- Chipotle is the latest restaurant brand to secure cash from a revolving credit line, drawing down $600 million on Friday, according to Reuters.
- Chipotle had $909 million in cash and investments and no debt as of March 31.
- Chipotle’s Q1 2020 same-store sales were up 3.3% and revenue increased 7.8% to $1.4 billion.
Though Chipotle’s Q1 results generated a rare positive same-store sales performance in the industry, that doesn’t mean it’s been completely insulated from the devastating effects of nationwide lockdowns in response to COVID-19. Comp sales in March were down 16%, despite the company’s digital sales growth of nearly 81%.
A number of companies across industries have secured cash from revolving credit lines as they navigate sales declines from the novel coronavirus crisis. McDonald’s, for example, has drawn down $1 billion in credit, while Yum Brands tapped into a $525 million revolving credit facility, both back in late March. According to Restaurant Business, a majority of publicly traded restaurant companies have made this move.
The point is simply to have the cash on hand to get through the crisis with as minimal damage as possible. That means minimal layoffs and minimal rent deferrals. The fact that Chipotle secured its cash after the challenging month of March perhaps indicates that a full recovery is still a ways off for the industry.
No doubt challenges persist. States are slowly reopening their restaurants bit by bit, but dining rooms remain only partially accessible. During Chipotle's Q1 call, CFO John Hartung acknowledged that the next few months are going to be “bumpy.”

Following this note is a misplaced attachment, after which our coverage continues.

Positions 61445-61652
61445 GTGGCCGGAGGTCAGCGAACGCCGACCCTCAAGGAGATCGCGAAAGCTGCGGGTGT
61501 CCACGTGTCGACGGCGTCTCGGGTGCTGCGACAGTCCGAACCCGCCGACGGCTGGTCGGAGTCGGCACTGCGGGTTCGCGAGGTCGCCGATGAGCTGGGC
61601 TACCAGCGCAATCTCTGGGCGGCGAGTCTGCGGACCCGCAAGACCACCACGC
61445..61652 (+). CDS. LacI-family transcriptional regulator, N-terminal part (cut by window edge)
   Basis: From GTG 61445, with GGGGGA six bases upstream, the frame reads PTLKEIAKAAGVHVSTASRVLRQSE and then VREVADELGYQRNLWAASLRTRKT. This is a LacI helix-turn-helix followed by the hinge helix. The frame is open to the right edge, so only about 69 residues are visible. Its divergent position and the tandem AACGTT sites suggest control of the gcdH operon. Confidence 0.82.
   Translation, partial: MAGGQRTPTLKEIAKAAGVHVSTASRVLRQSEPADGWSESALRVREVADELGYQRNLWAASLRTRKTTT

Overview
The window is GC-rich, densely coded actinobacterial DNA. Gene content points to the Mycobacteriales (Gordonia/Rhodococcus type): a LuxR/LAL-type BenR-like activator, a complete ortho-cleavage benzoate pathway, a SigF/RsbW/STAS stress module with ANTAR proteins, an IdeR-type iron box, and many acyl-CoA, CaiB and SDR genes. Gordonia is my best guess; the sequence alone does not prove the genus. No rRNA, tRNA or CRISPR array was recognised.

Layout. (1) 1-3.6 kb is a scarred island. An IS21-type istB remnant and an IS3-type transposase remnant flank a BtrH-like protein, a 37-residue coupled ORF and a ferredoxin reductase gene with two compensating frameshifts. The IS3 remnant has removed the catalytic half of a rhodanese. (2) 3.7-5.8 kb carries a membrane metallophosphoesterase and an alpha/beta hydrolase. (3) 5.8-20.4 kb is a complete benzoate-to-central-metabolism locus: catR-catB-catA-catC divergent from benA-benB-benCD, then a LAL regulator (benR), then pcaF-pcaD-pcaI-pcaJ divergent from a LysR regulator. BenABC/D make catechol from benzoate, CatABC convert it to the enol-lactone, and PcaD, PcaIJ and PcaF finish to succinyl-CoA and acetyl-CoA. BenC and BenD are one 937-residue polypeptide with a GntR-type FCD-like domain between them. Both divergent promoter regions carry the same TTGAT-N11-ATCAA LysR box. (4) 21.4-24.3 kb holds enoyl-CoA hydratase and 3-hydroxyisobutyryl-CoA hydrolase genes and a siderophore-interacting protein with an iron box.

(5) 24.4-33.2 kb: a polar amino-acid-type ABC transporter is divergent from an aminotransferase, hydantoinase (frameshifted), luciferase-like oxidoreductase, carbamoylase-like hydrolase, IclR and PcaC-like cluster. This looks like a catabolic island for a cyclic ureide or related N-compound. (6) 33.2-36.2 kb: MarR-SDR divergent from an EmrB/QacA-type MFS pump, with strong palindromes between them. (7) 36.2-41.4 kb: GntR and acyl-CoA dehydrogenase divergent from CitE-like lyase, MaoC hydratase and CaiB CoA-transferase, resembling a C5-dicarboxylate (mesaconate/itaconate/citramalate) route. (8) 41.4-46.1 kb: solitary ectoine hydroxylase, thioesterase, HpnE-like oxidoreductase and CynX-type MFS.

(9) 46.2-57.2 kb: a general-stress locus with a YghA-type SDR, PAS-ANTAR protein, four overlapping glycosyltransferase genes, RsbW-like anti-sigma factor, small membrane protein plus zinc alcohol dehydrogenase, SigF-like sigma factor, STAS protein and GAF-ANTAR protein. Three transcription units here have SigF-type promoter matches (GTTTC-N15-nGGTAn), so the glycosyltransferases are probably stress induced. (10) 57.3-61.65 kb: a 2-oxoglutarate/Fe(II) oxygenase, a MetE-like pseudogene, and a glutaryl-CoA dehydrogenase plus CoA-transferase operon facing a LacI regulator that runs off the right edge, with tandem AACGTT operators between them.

Chipotle has preserved liquidity in other ways as well, including buying back about $54 million of stock and suspending its buyback program. The company said these measures have secured enough cash to sustain the business for over a year.
Still, Hartung added that “what is going to be predictable is the investments we're going to make. We're going to make them in our people. We're going to be able to make investments in our future.”
Securing additional cash at this point in the crisis could also mean Chipotle is ready to be quick and aggressive with its ambitious post-crisis plans. After its earnings call, Hartung told MarketWatch there was no need to pull back on its technology or new store investments.
“We are in a financial position with our balance sheet and no debt that we can invest in our future,” he said.